EGBA urges Portugal to review online gambling tax

The association wants Portugal to review its online gambling tax. Credits: imagenesmi.com

The association is calling for a review in online gambling taxes in order to improve functioning of the market.

Portugal.- The European Gaming and Betting Association (EGBA) is calling for Portuguese gambling authorities to review the country’s tax rules for online gambling. The association wants the country to improve the functioning of its online market.

The EGBA statement comes after Portuguese media reported that 75% of local online gamblers are playing outside of Portugal’s regulated online gambling market. This means that the state doesn’t get valuable tax revenue from gambling and leaves local players unprotected.

EGBA has urged authorities to apply equal taxes across all online gambling products – and based on gross gaming revenue (GGR). This will ensure the regulated Portuguese market becomes more attractive to players – because a sensible taxation level will lead to better priced betting odds – and pull into the regulated market more of the 75% of Portuguese players who are now playing on websites not regulated in Portugal.

Maarten Haijer, Secretary General of EGBA, said: “The current online gambling law in Portugal rightly allows multiple online gambling operators to obtain a licence and provide their services to Portuguese citizens who wish to place a bet online. In the online environment this is the best way to ensure that Portuguese players can play on licensed and regulated gambling websites – and that is why 25 EU member states have now adopted this model.”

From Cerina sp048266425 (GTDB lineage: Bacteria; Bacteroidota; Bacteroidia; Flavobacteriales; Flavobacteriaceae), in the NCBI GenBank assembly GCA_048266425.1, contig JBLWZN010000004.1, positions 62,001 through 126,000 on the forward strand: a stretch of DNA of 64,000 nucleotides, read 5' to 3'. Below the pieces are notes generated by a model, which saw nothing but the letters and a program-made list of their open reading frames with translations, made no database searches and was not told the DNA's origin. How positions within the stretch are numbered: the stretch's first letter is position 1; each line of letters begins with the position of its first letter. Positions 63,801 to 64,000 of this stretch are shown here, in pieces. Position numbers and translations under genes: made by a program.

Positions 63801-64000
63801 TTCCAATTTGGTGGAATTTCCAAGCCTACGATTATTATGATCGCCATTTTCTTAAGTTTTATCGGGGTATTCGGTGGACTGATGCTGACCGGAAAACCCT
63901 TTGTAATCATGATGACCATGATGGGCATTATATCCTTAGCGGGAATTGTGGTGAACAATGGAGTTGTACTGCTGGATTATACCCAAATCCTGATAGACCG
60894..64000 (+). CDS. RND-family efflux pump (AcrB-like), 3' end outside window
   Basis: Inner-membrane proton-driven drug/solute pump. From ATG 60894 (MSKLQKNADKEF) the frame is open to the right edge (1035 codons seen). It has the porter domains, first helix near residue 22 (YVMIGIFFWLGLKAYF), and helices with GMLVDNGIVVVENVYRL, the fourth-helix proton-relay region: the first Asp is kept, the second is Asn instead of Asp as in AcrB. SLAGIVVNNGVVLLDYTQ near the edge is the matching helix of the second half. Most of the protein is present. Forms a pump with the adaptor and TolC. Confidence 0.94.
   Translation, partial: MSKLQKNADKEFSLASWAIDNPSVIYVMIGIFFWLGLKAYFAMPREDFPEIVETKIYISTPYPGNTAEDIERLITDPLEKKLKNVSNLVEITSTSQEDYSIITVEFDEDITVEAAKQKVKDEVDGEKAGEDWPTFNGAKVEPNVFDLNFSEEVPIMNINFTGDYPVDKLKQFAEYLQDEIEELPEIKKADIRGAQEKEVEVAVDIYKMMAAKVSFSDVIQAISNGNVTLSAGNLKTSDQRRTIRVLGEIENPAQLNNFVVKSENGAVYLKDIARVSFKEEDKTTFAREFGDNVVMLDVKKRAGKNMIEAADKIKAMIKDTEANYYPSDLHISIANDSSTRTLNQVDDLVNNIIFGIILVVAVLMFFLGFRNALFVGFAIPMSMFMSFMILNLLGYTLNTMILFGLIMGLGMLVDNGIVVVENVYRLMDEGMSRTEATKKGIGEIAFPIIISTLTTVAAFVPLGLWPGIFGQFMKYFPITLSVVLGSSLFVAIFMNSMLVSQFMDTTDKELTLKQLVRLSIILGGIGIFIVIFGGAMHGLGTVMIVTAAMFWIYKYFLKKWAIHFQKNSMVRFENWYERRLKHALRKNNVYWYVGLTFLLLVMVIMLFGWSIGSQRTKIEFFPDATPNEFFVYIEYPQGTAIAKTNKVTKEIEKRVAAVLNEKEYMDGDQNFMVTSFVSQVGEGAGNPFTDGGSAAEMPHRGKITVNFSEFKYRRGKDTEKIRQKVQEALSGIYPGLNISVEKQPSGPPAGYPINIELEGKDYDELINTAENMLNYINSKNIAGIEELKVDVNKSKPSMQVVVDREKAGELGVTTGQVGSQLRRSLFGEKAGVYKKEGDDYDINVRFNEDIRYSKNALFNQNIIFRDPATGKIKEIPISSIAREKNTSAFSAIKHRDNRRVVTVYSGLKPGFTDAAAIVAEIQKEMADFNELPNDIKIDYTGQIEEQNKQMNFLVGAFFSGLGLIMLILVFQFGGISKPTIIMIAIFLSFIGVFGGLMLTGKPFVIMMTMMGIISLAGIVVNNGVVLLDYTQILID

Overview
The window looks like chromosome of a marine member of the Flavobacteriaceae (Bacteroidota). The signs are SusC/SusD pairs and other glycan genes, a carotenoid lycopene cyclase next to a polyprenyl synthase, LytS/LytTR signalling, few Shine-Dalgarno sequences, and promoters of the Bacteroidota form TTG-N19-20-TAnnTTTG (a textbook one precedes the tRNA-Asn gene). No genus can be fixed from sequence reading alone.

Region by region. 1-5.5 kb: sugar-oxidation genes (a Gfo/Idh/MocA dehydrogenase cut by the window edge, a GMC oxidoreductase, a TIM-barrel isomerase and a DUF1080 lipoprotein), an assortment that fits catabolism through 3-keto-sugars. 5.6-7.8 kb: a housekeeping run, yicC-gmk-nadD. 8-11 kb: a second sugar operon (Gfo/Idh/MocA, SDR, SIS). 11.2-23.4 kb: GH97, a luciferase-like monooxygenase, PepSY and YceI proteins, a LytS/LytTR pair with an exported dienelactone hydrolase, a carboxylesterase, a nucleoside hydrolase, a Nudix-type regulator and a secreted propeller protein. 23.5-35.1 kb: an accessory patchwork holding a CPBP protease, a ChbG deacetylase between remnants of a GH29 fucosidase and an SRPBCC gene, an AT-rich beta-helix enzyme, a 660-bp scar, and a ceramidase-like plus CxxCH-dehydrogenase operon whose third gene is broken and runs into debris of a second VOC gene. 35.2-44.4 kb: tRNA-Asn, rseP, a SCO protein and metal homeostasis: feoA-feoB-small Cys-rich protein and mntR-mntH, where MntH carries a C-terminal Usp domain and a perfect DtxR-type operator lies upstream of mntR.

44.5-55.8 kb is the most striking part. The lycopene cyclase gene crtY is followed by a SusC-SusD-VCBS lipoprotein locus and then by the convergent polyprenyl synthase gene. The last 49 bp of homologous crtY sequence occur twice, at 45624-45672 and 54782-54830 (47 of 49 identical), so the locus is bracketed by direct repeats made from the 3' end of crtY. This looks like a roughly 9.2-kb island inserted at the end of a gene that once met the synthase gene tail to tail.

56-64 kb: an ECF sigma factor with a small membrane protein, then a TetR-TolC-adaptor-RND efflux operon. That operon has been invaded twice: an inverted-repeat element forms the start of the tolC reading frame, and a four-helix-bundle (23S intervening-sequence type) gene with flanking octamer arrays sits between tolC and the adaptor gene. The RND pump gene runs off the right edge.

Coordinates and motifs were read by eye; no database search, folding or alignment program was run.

EGBA believes Portugal’s tax regime is discriminatory

Haijer added that the current tax regime in the country is discriminatory because it applies more favourable tax for some operators, while others have to pay a much higher tax based on a broader tax base.

“If the tax rules do not change then Portuguese consumers will continue to find more competitive gambling products with websites which are not regulated and licensed in Portugal — which do not pay tax in Portugal and might expose Portuguese players to inadequate consumer protection safeguards.

“That is why, we encourage the Portuguese authorities to tax all online gambling operators equally and on the basis of the so-called gross gaming revenue, as almost every other EU country does. This would encourage more companies to get a license for the Portuguese market and increase the share of existing Portuguese players who are playing within the regulated online gambling environment in Portugal,” he added.

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